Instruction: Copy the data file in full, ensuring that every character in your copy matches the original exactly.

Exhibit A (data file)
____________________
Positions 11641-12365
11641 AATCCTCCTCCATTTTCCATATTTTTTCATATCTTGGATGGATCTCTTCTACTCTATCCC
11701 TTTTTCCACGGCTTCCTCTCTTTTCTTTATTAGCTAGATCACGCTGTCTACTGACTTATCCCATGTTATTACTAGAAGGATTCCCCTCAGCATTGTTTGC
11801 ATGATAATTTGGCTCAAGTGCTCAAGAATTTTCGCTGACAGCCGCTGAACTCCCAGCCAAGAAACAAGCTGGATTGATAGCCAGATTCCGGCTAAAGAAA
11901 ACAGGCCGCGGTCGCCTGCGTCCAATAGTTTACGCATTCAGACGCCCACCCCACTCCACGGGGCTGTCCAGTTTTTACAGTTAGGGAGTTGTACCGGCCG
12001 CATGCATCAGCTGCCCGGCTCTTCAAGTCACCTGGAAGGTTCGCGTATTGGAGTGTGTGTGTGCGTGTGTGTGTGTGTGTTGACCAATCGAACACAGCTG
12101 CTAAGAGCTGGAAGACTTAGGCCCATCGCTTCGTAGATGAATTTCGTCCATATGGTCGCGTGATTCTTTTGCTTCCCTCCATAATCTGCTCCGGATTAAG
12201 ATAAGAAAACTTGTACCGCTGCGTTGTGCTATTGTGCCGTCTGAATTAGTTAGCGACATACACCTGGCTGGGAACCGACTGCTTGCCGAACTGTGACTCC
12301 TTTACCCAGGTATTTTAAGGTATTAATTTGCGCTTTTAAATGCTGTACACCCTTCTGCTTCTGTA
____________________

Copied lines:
Positions 11641-12365
11641 AATCCTCCTCCATTTTCCATATTTTTTCATATCTTGGATGGATCTCTTCTACTCTATCCC
11701 TTTTTCCACGGCTTCCTCTCTTTTCTTTATTAGCTAGATCACGCTGTCTACTGACTTATCCCATGTTATTACTAGAAGGATTCCCCTCAGCATTGTTTGC
11801 ATGATAATTTGGCTCAAGTGCTCAAGAATTTTCGCTGACAGCCGCTGAACTCCCAGCCAAGAAACAAGCTGGATTGATAGCCAGATTCCGGCTAAAGAAA
11901 ACAGGCCGCGGTCGCCTGCGTCCAATAGTTTACGCATTCAGACGCCCACCCCACTCCACGGGGCTGTCCAGTTTTTACAGTTAGGGAGTTGTACCGGCCG
12001 CATGCATCAGCTGCCCGGCTCTTCAAGTCACCTGGAAGGTTCGCGTATTGGAGTGTGTGTGTGCGTGTGTGTGTGTGTGTTGACCAATCGAACACAGCTG
12101 CTAAGAGCTGGAAGACTTAGGCCCATCGCTTCGTAGATGAATTTCGTCCATATGGTCGCGTGATTCTTTTGCTTCCCTCCATAATCTGCTCCGGATTAAG
12201 ATAAGAAAACTTGTACCGCTGCGTTGTGCTATTGTGCCGTCTGAATTAGTTAGCGACATACACCTGGCTGGGAACCGACTGCTTGCCGAACTGTGACTCC
12301 TTTACCCAGGTATTTTAAGGTATTAATTTGCGCTTTTAAATGCTGTACACCCTTCTGCTTCTGTA